Beginnings

Today was the first session of Early Church History, my fall term required course at Seabury; it’s a small class this year, so we’ll operate it as a more of a seminar, which’ll be good. Much as I delight in lecturing, there’s a special joy in a discussion wherein participants can follow their interests and their own reasoning to get at a finer understanding of the issues we’re studying. The class showed a ripple of enthusiastic approval when I indicated that we had commissioned audiotexts of some of the primary source materials for the term; Trevor and I had known this was a winner, but have been having a hard time setting it up.

A week from tomorrow the biweekly Introduction to Christianity course begins in earnest (we had an organizational meeting last week). I’ll be teaching five sessions that draw on these chapters from St. Luke’s Guide to the Faith, the Church, and the Parish; I have an audio version of the first chapter posted at the Disseminary site (subject to slight enhancements shortly intro and outro added), and will add the subsequent chapters as soon as I can.

I have my copy of Andrew Huff and the Pool of Lost Souls — do you? (I’d propose an audio read-along of this, but I honestly can’t imagine when I’d have the time. Plus, I’d mangle all those Anglo-tongue-defying names.)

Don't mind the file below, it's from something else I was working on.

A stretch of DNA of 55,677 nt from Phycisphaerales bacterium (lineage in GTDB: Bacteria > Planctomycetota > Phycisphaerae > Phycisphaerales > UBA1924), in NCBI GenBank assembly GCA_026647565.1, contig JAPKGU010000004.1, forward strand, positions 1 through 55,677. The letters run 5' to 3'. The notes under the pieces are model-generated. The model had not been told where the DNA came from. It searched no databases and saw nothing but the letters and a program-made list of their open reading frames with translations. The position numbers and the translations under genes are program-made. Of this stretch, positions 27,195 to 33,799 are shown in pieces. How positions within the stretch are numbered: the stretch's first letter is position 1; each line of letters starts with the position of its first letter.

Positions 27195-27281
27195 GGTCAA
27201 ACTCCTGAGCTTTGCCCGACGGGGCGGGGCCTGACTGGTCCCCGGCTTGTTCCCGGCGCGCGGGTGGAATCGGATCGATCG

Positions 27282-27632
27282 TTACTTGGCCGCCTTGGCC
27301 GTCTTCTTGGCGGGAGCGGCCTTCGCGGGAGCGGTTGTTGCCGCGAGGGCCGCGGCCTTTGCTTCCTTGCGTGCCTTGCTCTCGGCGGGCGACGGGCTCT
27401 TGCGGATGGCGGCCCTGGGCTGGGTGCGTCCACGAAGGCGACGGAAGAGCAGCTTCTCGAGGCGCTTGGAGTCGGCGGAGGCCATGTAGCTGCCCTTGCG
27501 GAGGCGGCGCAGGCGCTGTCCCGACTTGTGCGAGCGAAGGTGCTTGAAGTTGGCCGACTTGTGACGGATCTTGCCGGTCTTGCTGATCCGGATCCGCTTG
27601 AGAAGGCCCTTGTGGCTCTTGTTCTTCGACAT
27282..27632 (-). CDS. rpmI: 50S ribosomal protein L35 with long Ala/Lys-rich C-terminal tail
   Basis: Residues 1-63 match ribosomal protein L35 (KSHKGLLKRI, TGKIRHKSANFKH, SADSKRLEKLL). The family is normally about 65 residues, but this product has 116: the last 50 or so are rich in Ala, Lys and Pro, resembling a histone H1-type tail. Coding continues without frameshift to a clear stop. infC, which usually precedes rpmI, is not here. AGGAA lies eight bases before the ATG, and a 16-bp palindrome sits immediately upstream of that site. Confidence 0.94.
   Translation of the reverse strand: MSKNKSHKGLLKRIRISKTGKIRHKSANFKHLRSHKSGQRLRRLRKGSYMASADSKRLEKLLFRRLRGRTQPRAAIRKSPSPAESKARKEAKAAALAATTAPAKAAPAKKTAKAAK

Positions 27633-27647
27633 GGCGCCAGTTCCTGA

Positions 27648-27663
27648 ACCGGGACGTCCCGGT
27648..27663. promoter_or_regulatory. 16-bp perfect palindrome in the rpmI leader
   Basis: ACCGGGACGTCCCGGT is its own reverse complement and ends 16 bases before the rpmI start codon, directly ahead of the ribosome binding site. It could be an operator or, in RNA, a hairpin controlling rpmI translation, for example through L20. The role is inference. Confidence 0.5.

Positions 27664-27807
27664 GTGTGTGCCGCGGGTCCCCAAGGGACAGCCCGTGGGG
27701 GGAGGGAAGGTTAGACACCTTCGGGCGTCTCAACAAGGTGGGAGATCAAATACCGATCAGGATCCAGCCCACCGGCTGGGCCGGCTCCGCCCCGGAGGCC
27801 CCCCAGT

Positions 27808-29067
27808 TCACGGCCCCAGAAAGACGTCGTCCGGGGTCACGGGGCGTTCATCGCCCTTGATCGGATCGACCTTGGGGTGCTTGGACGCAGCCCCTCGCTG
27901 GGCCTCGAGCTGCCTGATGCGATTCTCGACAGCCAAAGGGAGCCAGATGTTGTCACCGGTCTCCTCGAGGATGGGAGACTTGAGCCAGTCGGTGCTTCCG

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2 Responses to Beginnings

  1. Derek says:

    A required course is seminar size?! How many students does Seabury-Western serve?

  2. AKMA says:

    Derek, we ordinarily have a FTE enrollment of about 90 to 100, but we had an off year for recruitment last year (transitions in the Dean’s office, in Admissions leadership, and in Development (which does a lot of the PR work for us)). So the incoming class of M Div juniors is pretty small, and our transfers and cooperative-programs students often have already taken Early Church (and Bible courses, since “it doesn’t matter if they’re taught by Anglicans”).

    So yes, this year, it’s that small — but that’s atypical.

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